On Monday, June 5, 2017, Ariana Grande hosted One Love Manchester, a benefit concert supporting the families of victims that lost their lives in the Manchester bombing, raising around $3 million. Throughout the night, Grande pushed a message of oneness, togetherness, and took to social media to eloquently state that “we will not quit or operate in fear. We won’t let this divide us. We won’t let hate win.”
Grande’s One Love Manchester came over over 45 years after George Harrison’s Concert for Bangladesh at Madison Square Garden. The show put on by the ex-Beatle, commonly acknowledged as the first large-scale rock benefit concert, established a model of using the influence of music for humanitarian efforts and relief on a scale that had never been previously accomplished. Although One Love Manchester fits into this model, Grande’s gesture ultimately goes beyond the standard model of past benefit concerts.
Harrison’s career, as well as that of his co-performers Ringo Starr, Eric Clapton, and Bob Dylan (to name just a few) had always been politicized to a certain degree. Their very existence had always served to both represent and shape a counter-culture that sought to rebel against societal norms and expectations. The line up at Concert for Bangladesh consisted of artists that were not only known to, but in fact they were expected to, have a social consciousness. The concert, although a grand gesture, was not out of the norm for any of the performers. Further, the event raised awareness among a Western audience about the struggles faced by people thousands of miles away – people that most did not have direct connections with and could put out of their minds as they left the concert and returned to their daily lives.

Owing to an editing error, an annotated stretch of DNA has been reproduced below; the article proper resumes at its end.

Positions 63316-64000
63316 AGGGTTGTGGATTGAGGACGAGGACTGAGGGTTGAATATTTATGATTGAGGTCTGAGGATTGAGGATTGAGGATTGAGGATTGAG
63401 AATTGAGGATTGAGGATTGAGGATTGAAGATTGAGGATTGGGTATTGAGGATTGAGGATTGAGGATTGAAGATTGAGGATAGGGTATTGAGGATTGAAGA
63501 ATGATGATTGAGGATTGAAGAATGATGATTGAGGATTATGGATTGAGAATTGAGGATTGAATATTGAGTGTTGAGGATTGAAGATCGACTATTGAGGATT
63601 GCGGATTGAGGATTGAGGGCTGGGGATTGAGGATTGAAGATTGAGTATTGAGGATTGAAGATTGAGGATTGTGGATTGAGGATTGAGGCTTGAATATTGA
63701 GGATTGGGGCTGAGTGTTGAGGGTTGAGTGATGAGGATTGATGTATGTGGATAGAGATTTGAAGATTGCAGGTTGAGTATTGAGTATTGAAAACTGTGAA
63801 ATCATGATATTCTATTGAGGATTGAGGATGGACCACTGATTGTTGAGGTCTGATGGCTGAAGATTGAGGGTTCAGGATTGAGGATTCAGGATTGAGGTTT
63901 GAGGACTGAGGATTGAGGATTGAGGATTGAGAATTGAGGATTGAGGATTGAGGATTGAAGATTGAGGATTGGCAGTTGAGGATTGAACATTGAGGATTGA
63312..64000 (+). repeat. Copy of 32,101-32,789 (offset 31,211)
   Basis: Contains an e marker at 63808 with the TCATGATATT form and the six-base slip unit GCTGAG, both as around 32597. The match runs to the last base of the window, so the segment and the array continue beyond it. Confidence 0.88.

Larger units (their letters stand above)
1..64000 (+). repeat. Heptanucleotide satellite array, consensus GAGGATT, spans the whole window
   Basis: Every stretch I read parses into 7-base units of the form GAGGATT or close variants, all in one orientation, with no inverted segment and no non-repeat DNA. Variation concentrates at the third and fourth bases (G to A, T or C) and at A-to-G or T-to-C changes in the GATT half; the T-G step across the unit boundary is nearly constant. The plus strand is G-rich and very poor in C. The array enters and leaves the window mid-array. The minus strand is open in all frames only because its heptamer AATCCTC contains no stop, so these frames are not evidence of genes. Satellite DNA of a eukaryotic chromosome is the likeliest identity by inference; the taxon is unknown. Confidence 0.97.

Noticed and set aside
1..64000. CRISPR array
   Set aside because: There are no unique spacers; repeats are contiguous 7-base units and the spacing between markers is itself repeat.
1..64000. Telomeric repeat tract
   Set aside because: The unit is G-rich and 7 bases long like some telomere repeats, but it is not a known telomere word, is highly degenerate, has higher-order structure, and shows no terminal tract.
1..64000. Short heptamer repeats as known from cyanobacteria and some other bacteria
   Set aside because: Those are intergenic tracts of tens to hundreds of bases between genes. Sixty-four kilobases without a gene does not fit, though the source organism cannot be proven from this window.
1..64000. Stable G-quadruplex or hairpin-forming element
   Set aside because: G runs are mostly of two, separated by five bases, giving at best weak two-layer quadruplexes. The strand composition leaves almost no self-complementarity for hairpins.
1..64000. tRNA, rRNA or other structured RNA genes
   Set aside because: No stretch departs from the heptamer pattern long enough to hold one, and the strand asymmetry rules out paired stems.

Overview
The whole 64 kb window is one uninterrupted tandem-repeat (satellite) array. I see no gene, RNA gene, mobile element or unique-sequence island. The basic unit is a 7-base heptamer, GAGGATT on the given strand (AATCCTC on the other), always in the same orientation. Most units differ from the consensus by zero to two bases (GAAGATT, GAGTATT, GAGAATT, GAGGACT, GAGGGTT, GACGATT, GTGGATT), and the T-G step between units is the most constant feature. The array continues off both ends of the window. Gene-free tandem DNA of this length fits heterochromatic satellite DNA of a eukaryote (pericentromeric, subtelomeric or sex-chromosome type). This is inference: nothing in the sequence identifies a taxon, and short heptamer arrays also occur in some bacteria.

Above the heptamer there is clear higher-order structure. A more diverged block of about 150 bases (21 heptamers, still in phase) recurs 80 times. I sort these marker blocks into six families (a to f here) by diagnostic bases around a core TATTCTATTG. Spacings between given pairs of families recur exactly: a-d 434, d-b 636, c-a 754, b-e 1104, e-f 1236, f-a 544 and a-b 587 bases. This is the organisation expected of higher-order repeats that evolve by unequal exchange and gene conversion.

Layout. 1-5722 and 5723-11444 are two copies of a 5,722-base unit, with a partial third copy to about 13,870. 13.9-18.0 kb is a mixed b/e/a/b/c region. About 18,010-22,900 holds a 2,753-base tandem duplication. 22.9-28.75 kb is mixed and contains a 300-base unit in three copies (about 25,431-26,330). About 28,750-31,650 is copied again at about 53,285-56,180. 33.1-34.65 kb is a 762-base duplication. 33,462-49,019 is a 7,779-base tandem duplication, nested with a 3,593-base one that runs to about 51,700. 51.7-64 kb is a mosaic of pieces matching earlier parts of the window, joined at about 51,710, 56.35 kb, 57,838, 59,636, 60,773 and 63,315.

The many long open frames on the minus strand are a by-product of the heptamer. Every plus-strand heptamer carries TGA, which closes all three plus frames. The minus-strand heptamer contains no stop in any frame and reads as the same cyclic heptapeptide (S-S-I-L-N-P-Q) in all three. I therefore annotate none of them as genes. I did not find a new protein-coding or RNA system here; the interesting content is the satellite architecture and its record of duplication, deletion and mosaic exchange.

Grande, on the other hand, was personally affected by the attacks, being a survivor herself, and the One Love concert functioned as more than an act of charity but one of resistance. Although I personally would not consider myself the biggest Ariana Grande fan, it is essential to acknowledge how really fucking cool what she did truly was. The concert was an act of resistance against terrorism and violence itself, refusing to let either the Manchester attack or the London bridge attack that took place the day before the concert, discourage her. Instead she chose to look into the face of terror and violence, knowing the very real physical risks involved, and refusing to cower in fear, as she said in an Instagram post, “our response to this violence must be to come closer together, to help each other, to love more, to sing louder, and to live more kindly and generously than before.”
Grande emphasized in the same Instagram post that her aim for the Dangerous Woman Tour was to provide a safe space for her fans, a place where fans of all backgrounds can feel confident and carefree and enjoy a shared experience of music and positivity. Choosing to return to Manchester and facing any of the possible risks head-on served as both a gesture of goodwill but moreso, it was a gesture of solidarity – proof that her fans can rely on her, and in many ways it served as a form of healing. Using music for its healing capabilities is nothing new, but for Grande’s fan base – largely young women, children, and members of the LGBTQ+ community, for whom safe spaces in music are rare to come by, a direct terrorist attack at the Grande concert not only represented an attack against American culture and the global spread of Western liberalism, but an attack against one of the few spaces where these groups are free to be themselves, experiencing the power of music together.
Spaces such as these, although becoming more common, exist only through large amounts of effort. They are forged and carved out, and require a large degree of attentiveness to the needs and desires of the marginalized peoples they seek to protect. Hosting this concert was in many ways a way to go against the public expectations placed upon Grande as a pop star. As a carefully crafted ex-teeny bopper, the character of Ariana Grande is almost excessively apolitical, a silent cog in the pop industry machine. She hadn’t been conditioned to handle politically charged roles. However, in this case Ariana Grande went against the expectations she’s had to negotiate her entire career. She took this opportunity to take a stance one for diversity and equality, acceptance and love. Although you probably wouldn’t find me camped out for Ariana Grande tickets, she certainly became a whole lot cooler in my book.